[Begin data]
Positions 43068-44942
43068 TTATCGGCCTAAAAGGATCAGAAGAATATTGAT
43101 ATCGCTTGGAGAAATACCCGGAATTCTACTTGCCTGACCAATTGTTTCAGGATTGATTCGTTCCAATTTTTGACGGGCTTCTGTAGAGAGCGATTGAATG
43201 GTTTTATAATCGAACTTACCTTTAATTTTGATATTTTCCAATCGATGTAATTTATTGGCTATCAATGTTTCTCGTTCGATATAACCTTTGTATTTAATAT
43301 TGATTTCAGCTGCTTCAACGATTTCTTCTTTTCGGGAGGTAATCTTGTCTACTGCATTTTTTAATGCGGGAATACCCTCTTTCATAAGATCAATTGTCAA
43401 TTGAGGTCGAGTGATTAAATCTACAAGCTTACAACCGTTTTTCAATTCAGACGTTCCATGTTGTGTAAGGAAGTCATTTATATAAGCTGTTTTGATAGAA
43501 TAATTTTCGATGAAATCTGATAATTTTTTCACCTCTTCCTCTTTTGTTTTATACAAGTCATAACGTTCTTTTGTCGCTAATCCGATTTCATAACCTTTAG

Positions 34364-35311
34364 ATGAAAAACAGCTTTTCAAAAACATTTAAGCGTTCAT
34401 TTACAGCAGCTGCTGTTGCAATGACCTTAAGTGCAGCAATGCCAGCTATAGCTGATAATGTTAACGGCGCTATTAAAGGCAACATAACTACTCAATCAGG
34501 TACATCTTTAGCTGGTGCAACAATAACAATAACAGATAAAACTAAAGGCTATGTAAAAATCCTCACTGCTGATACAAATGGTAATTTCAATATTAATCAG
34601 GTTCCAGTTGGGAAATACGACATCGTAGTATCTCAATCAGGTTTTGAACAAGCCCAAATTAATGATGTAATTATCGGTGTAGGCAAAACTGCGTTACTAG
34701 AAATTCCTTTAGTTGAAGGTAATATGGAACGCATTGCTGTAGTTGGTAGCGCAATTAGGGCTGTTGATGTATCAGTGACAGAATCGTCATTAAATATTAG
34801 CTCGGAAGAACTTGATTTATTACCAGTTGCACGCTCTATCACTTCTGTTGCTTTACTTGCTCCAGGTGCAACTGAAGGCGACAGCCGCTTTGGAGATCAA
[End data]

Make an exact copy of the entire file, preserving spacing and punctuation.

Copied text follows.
Positions 43068-44942
43068 TTATCGGCCTAAAAGGATCAGAAGAATATTGAT
43101 ATCGCTTGGAGAAATACCCGGAATTCTACTTGCCTGACCAATTGTTTCAGGATTGATTCGTTCCAATTTTTGACGGGCTTCTGTAGAGAGCGATTGAATG
43201 GTTTTATAATCGAACTTACCTTTAATTTTGATATTTTCCAATCGATGTAATTTATTGGCTATCAATGTTTCTCGTTCGATATAACCTTTGTATTTAATAT
43301 TGATTTCAGCTGCTTCAACGATTTCTTCTTTTCGGGAGGTAATCTTGTCTACTGCATTTTTTAATGCGGGAATACCCTCTTTCATAAGATCAATTGTCAA
43401 TTGAGGTCGAGTGATTAAATCTACAAGCTTACAACCGTTTTTCAATTCAGACGTTCCATGTTGTGTAAGGAAGTCATTTATATAAGCTGTTTTGATAGAA
43501 TAATTTTCGATGAAATCTGATAATTTTTTCACCTCTTCCTCTTTTGTTTTATACAAGTCATAACGTTCTTTTGTCGCTAATCCGATTTCATAACCTTTAG

Positions 34364-35311
34364 ATGAAAAACAGCTTTTCAAAAACATTTAAGCGTTCAT
34401 TTACAGCAGCTGCTGTTGCAATGACCTTAAGTGCAGCAATGCCAGCTATAGCTGATAATGTTAACGGCGCTATTAAAGGCAACATAACTACTCAATCAGG
34501 TACATCTTTAGCTGGTGCAACAATAACAATAACAGATAAAACTAAAGGCTATGTAAAAATCCTCACTGCTGATACAAATGGTAATTTCAATATTAATCAG
34601 GTTCCAGTTGGGAAATACGACATCGTAGTATCTCAATCAGGTTTTGAACAAGCCCAAATTAATGATGTAATTATCGGTGTAGGCAAAACTGCGTTACTAG
34701 AAATTCCTTTAGTTGAAGGTAATATGGAACGCATTGCTGTAGTTGGTAGCGCAATTAGGGCTGTTGATGTATCAGTGACAGAATCGTCATTAAATATTAG
34801 CTCGGAAGAACTTGATTTATTACCAGTTGCACGCTCTATCACTTCTGTTGCTTTACTTGCTCCAGGTGCAACTGAAGGCGACAGCCGCTTTGGAGATCAA